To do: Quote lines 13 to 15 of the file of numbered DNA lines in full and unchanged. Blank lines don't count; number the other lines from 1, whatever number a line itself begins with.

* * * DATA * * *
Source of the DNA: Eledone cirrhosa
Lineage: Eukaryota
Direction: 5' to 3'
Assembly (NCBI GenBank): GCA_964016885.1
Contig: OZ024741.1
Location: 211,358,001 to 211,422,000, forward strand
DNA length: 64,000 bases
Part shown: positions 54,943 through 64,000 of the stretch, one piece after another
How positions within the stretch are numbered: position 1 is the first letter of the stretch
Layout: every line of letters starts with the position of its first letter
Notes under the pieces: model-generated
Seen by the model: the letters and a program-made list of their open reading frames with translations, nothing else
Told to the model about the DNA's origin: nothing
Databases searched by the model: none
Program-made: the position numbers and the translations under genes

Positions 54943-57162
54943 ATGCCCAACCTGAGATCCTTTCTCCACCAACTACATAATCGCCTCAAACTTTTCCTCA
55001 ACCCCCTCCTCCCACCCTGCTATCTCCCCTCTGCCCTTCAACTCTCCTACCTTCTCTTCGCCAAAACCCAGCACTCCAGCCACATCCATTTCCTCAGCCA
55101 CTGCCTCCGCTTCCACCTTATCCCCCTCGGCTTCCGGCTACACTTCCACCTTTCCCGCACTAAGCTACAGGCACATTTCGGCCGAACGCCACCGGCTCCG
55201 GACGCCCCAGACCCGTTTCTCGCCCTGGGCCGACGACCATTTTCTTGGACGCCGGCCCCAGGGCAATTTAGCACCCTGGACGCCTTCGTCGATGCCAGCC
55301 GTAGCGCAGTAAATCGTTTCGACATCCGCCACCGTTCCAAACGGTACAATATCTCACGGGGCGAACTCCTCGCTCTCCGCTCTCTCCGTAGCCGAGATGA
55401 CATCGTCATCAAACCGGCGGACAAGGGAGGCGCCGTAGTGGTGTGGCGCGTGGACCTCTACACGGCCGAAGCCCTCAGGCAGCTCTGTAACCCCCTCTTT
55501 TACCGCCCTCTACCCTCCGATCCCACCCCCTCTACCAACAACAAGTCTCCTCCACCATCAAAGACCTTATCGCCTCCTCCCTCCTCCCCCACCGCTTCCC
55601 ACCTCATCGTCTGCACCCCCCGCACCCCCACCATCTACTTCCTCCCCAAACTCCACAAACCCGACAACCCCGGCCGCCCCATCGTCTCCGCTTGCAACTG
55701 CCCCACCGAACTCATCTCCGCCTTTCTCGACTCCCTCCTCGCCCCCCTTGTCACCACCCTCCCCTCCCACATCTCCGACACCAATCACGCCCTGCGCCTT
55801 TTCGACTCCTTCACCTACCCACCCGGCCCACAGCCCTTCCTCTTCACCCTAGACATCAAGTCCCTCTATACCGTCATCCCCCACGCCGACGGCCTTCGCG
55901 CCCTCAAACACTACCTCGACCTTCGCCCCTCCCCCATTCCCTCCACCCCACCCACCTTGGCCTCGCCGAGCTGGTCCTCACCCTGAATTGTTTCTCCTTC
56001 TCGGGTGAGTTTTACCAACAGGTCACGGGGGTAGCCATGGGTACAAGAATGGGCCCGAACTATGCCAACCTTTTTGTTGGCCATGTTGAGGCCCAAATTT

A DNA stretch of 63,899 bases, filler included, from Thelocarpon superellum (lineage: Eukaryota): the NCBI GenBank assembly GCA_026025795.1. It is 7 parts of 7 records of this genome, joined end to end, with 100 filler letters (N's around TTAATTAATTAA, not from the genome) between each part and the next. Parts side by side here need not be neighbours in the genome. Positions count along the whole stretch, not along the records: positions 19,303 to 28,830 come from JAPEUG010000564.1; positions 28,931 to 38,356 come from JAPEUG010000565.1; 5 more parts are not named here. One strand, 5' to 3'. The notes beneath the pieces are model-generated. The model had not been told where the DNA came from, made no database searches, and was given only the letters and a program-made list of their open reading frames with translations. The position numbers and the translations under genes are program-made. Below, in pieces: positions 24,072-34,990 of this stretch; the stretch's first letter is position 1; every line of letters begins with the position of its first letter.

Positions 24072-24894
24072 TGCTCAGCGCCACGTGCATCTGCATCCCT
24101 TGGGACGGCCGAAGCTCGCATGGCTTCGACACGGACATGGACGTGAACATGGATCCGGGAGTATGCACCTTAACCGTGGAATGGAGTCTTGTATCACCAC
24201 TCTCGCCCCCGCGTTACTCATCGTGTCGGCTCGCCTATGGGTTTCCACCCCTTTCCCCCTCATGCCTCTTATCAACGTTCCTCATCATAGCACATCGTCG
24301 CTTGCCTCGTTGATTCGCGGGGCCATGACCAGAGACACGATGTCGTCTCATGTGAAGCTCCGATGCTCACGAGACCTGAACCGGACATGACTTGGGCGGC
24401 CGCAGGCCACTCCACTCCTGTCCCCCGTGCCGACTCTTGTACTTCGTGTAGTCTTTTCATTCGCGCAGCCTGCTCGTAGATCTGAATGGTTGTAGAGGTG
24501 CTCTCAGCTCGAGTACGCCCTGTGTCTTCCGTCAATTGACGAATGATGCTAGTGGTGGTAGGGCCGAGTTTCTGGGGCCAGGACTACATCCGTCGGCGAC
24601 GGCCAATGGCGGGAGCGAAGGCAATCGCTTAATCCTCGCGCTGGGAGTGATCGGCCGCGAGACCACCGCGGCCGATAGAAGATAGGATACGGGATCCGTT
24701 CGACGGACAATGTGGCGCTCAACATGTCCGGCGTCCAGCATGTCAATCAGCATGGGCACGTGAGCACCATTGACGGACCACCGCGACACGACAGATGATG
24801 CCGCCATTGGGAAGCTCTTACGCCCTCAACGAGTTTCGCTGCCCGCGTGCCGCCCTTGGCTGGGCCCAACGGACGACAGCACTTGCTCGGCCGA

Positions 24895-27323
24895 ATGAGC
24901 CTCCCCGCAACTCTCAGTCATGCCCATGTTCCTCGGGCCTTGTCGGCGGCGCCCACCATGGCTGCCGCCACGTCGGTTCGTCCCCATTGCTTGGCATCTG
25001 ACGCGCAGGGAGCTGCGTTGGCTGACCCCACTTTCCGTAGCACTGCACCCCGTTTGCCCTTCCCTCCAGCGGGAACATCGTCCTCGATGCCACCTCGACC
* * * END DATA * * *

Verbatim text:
Told to the model about the DNA's origin: nothing
Databases searched by the model: none
Program-made: the position numbers and the translations under genes